Why 2010 Won’t Be a Repeat of 1994

August 13th, 2010 at 5:37 pm | 16 Comments |

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Having written a few days ago of my objections to the media’s obsession with public opinion polls, I probably should have passed on the suggestion from my friends at FrumForum to address the topic de jour—a new CNN poll showing likely major Republican gains in the upcoming midterm elections. But, let’s face it; I have as much vanity as the next guy. And like every other aging political operative, I will offer my opinion on just about anything in the news. A lot of my fellow hacks get paid by CNN, Fox and MSNBC to spout off on such things, while I am left to amuse myself and bore loved ones and friends to utter distraction. So when Frum calls, I dash to the computer (and my wife heaves a sigh of relief)!

CNN is reporting that its latest opinion research “…shows big similarities between 1994, 2010”.  The headline is, indeed, the entire point of the story: polls today are similar (although not identical, it is worth noting), to those taken in the summer of 1994. We are reminded (as if that were necessary), that in November of 1994 the Republicans took control of Congress in what was regarded as an upset victory.  We are urged, therefore, to believe that Republicans are poised to win again this year.

Let me make several points, in no particular order of importance.

  • I don’t need any polls to tell me that Republicans will do well in November. The “out” party almost always shows significant gains in the first midterm election of a new President.
  • Barack Obama’s 2008 winning margin was somewhat out of synch with the political alignment of the country at the time. Obama won big, and brought others in with him, because the GOP ticket of McCain and Palin was awful. Barack Obama was a terrific candidate, to be sure, but his effort was aided immeasurably by monumental incompetence on the other side.
  • The country is horribly split these days, and the divisions are along ideological, racial, ethnic, cultural, economic and, to some extent, geographic lines. There is an “independent” middle, to be sure, but it lacks focus, philosophical anchors, and leadership. It is also fickle as hell. If independents drift right this year, it will be good for the Republicans. If they drift even slightly left, it will help the Democrats.
  • In making the “2010 is like 1994” analogy, the CNN folks cite Obama’s approval numbers in comparison to those of Bill Clinton at this point in his presidency. They also cite Congress’ standing with the public today versus then, and we learn that people don’t like Congress any more in 2010 than they did in 1994. Thanks to CNN, we now know that President Obama is about where Clinton was in the polls 16 years ago, and Congress is in the dumper today just as it was then.  It is here where a dose of skepticism regarding the “2010 = 1994” construct might come in handy. Bill Clinton and his Democratic allies on Capitol Hill went into that midterm election with not a whole lot to brag about. Sure, they had passed a tough budget and NAFTA, but they had failed to deliver on healthcare reform, and the process of failing was butt ugly.  Barack Obama and Congressional Democrats actually have a fair amount to brag about. Republicans don’t like what they’ve done, but Democrats should. And a fair number of those fickle middle ground independents are sure to be turned off by Republicans who appear to be pandering to hard core social conservatives, anti-immigrant nativists, and Tea Party know-nothings.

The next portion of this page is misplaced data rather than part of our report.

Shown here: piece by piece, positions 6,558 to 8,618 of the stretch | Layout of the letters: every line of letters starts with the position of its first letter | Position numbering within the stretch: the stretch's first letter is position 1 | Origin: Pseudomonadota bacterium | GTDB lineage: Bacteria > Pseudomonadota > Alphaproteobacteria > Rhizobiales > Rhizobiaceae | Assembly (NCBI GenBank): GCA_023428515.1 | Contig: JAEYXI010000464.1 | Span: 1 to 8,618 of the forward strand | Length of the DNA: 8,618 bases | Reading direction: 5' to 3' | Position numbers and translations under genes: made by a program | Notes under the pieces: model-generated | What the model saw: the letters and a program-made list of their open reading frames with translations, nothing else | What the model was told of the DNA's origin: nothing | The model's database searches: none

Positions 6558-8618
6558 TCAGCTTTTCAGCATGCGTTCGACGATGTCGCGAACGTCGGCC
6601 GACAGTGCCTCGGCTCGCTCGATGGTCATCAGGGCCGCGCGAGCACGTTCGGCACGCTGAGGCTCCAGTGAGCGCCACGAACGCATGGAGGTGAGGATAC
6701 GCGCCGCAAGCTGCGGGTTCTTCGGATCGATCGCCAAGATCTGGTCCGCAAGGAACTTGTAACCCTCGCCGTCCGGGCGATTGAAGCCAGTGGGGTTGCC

• Finally, it is important to remember that Speaker Nancy Pelosi is a very smart, very tough, and very determined political leader. Her skills served her well in the climb up the leadership ladder and one should assume that she has every intention of using those same skills to stay where she is. For the longest time Democrats made underestimating Ronald Reagan their fulltime hobby; I hear Republicans doing the same thing when it comes to Nancy Pelosi. They don’t like her, therefore she’ll fail. Uh, uh….big mistake.

A month ago I was betting that the Republicans would make big gains in both the House and Senate, but would fail to gain a majority in either chamber. Today I think the Republicans might win the House but still come up short in the Senate (primary results in several states have hurt the GOP’s prospects). Next month the picture could be a bit different, and by November it could change even more. Today’s CNN analysis may turn out to be prescient. But it also might turn out to be bogus. I suggest we wait until the morning of November 3 to make that judgment.

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16 Comments so far ↓

  • DonkeyEdge

    Obama/Thad Allen Oil Spill Coverup Conversation caught on video. This is really going to hurt the Democrats in November: